Also, for this specific adventure, their role is crucial. Vishantyet, as a couple remember, captures and enslaved adventurer types to better train them in the art before selling them in Drailur. The demons do not want to kill people they find that can be worth a good price; rather, they disable, knock-out, etc. so that they can bring them back to the city.

Usually, they are set at SC 9, but I cranked them to 14 for this adventure due to the SC of the Party and the nature of a few of the people I knew were going to be playing.

TORMENTOR DEMON
Tormentor Demons are humanoid with violet eyes and yellow hair contrasting with pale skin. They are taller than an average human and appear emaciated with gangly limbs. Its arms dangle to their knees and triple digited fingers end in thick, yellowed claws. The most striking physical feature is its permanent smile that stretches almost literally from ear to ear and reveals many narrow, long teeth. The smile cracks wide as it giggles and laughs. Most wear fine red robes with concealed pockets filled with small tools for torture, demolition, lore, and detailed examination.
A cruel curiosity and natural inclination for destruction lends this demon it's name. Tormentor Demons examine people, animals, structures, and everything else they behold with a discerning eye. After careful consideration, they attempt to pick apart what they see with small gestures such as removing crucial supports or severing tendons. They delight in success with high pitched laughing and tickling themselves. Piece by piece, they tear their surroundings to nothing. They are smart and know well how to assess threats. They are also gifted tacticians and use other, lesser demons in their games. They have no societies of their own and even small groups will eventually disband through violent and political means.
Tormentor Demons can be found working in the courts of the Drailur Succubi or following their own whims and machinations. Powerful Tormentor Demons have led some of the most successful military campaigns in the Demonic Homelands.

Demon: All demons gain +1 skill die on desecrated ground and -1 skill die on consecrated ground. Also, all have have +20 total life, +2 Arcane Resilience.
Diabolical Genius: Raised Intelligence, +3 to Lore, Tinker, Medic, Perception, Empathy, and Gossip.
Complete Understanding: After examining a target building, item, or creature as a Very Slow action, a Tormentor Demon knows all possible information about said object of consideration including weaknesses, strengths, and abilities.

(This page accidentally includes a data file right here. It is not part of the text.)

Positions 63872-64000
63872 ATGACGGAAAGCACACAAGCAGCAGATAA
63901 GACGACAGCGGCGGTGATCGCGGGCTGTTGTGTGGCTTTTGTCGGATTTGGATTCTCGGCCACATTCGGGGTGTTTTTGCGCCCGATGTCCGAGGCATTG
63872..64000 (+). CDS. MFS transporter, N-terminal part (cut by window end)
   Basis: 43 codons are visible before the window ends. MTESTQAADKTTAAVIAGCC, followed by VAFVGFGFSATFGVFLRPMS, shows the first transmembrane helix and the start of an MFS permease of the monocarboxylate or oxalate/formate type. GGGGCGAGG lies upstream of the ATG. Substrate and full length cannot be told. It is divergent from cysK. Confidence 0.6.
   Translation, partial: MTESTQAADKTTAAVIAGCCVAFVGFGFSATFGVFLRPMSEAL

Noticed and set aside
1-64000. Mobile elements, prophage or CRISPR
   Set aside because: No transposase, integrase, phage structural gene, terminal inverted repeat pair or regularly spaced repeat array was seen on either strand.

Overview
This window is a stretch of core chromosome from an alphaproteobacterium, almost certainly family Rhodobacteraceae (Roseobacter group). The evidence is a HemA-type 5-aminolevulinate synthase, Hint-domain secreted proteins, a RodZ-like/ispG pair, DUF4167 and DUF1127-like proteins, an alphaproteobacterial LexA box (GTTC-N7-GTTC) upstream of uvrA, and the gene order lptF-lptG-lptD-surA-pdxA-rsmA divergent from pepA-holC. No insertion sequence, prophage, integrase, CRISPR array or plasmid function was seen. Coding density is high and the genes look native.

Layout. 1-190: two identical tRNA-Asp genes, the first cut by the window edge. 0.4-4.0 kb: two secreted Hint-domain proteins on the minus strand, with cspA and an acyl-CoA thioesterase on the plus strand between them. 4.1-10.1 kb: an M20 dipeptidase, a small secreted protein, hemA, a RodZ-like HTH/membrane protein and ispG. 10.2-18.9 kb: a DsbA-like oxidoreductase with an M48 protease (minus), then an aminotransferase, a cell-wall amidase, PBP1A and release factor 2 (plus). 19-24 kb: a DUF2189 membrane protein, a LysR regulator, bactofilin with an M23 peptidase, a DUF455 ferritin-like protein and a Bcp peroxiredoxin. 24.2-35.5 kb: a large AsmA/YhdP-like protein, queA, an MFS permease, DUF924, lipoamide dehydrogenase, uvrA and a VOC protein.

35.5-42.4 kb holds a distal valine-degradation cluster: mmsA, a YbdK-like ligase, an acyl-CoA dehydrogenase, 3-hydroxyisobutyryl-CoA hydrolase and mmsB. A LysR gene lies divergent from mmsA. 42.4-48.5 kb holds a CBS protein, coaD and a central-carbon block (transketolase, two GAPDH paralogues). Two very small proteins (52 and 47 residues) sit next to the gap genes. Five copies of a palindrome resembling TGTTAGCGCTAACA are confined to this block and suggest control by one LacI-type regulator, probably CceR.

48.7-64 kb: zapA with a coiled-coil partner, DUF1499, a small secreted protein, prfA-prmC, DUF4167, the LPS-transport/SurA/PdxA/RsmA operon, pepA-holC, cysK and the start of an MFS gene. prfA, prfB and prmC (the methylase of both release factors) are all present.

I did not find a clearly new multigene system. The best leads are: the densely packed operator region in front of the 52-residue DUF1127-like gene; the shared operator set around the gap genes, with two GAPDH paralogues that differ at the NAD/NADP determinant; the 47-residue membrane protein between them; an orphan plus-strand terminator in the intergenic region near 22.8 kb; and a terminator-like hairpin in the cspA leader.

Demolish: As a Very Slow action, may damage a mundane structure or object in such a way that it becomes fragile, breaking after next use or interaction. If object is in the possession of a character, a character may make a Dodge or Parry attempt against the demon's Tinker check. Must have Complete Understanding to use this ability.
Disable: As a Fast action, may make a melee attack to sever, crush, or otherwise ruin parts of a victim's body. May do one of the following: -2 movement penalty, -4 to skills requiring use of specific limb, -2 to any specific skill buy doing related damage. Must have Complete Understanding to use this ability.
Terrifying Laughter: The laughter of a Tormentor Demon is terrifying and forces an Autonomy check opposed to the demon's Intimidation. This effect causes 1d4 initiative damage and can be done in conjunction with any successful attack.
Claws: May attack with claws using sabre statistics.
Elusive: The character may Dodge Melee attacks with a -2 penalty instead of the usual -4.
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Re: James's One-Shot

Postby Maugh » Sat Feb 19, 2011 12:20 pm

Yeah, you're probably right about the tormentor being fair, I'm just leery about the pemanent nature of the injuries. spectacular game, all around, and I very much look forward to playing this kind of a one-shot again. Thanls for dming.